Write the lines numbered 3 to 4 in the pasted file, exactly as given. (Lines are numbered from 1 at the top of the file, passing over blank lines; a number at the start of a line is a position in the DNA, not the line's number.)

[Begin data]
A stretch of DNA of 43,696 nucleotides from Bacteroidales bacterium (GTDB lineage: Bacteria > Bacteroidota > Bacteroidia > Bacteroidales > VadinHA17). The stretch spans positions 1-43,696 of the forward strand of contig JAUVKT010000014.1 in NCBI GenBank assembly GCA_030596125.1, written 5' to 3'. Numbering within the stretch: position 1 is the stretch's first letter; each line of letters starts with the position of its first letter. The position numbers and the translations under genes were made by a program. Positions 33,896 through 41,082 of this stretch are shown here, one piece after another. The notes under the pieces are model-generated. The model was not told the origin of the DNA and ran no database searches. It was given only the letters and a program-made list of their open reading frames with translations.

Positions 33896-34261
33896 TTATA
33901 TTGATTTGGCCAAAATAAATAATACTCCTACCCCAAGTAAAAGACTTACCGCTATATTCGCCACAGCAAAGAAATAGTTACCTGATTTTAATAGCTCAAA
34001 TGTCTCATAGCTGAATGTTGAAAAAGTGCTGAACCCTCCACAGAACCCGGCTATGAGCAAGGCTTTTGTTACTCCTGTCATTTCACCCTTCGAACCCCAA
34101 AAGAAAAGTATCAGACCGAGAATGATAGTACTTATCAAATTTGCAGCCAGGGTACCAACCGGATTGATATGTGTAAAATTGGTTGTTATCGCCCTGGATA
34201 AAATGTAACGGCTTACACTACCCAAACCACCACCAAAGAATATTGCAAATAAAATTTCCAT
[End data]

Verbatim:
33896 TTATA
33901 TTGATTTGGCCAAAATAAATAATACTCCTACCCCAAGTAAAAGACTTACCGCTATATTCGCCACAGCAAAGAAATAGTTACCTGATTTTAATAGCTCAAA